The sandwiches are cut into tiny triangles as if for children, but there are no children left. Little sausages nestle together on bone china plates. Pastries too beautiful to crush lie untouched. Mothers’ cheekbones hover under hollowed eyes, as we look anywhere but at each other. Loss burns under my ribs. I smooth out a napkin and lay a sharp knife to rest within it before burying it in my handbag.
Our torsos are encased in black. Necks glimmer with heavy gold to weigh us down, to stop us floating right through the open window, up and up to join our little ones. In the far corner of the school hall, rows of photographs fill a table of purple velvet. Their rigid faces match our own. My eyes retreat from the obscenity of colour in the bouquets.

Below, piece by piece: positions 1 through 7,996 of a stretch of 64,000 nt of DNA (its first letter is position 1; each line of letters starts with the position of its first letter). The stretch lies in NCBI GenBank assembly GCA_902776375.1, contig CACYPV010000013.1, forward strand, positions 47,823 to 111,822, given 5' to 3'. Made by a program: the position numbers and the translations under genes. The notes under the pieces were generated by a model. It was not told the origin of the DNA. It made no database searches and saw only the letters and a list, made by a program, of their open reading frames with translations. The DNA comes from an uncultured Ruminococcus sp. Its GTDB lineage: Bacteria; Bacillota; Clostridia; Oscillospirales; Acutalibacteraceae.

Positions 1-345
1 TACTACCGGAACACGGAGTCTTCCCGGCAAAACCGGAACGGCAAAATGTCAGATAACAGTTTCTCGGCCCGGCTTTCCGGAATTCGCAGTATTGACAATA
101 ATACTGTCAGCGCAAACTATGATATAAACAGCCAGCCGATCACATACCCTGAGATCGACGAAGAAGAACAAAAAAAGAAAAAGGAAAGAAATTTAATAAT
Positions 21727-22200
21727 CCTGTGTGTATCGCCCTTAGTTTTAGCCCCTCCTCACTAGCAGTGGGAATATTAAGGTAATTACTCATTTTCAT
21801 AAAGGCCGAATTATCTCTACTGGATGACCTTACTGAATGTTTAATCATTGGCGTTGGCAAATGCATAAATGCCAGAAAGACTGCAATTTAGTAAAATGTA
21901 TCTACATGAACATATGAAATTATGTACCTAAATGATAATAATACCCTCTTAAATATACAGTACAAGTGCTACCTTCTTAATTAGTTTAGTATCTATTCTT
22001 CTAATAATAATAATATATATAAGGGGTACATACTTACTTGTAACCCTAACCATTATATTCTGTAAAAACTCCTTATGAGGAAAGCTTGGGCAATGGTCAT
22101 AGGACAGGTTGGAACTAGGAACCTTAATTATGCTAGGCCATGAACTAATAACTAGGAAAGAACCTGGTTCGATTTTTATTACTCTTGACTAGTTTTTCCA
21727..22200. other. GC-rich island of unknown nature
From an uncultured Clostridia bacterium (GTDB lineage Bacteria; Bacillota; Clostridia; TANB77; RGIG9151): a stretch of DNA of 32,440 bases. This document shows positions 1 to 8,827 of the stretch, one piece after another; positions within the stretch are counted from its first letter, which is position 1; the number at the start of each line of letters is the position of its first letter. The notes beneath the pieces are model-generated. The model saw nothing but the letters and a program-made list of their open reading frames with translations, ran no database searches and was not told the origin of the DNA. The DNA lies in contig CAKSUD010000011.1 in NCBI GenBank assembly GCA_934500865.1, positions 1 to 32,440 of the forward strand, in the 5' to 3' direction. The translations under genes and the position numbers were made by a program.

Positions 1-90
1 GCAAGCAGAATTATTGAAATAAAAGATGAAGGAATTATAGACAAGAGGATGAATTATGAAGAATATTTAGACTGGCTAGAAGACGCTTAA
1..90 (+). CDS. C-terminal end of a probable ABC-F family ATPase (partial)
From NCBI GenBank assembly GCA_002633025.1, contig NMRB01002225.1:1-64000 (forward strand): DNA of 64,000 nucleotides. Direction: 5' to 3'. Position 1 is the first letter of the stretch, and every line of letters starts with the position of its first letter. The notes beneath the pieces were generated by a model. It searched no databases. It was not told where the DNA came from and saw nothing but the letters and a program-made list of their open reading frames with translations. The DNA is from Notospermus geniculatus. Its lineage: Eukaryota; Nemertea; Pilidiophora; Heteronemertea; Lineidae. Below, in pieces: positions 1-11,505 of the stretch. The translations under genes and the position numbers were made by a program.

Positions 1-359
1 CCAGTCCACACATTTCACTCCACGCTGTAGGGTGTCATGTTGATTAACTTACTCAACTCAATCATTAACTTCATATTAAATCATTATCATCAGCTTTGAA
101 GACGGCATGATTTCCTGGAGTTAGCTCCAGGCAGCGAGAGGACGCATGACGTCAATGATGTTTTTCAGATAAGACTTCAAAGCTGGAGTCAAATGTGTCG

This numbness is worse than their pain at being trapped under hot broken metal. I hear the screams of flesh on fire. I see flames lick the coach door, pushing our babies back to the hungry smoke. I pull at my necklace and gasp at air as thick as soup. Reaching into my hair, I dig sharp nails into my scalp to return to now. To a body and heartbeat that I don’t deserve. I grip the arm of a chair.
One mother rubs a palm over her full womb in never-ending circles. Her lips remember how to smile. Blood pulses morse code messages into my ears from my empty insides. I snatch up fistfuls of food and thrust them into my mouth, leaving no room to shout out. Then I wrap my fingers around the knife handle in my bag and squeeze until my fist tremors.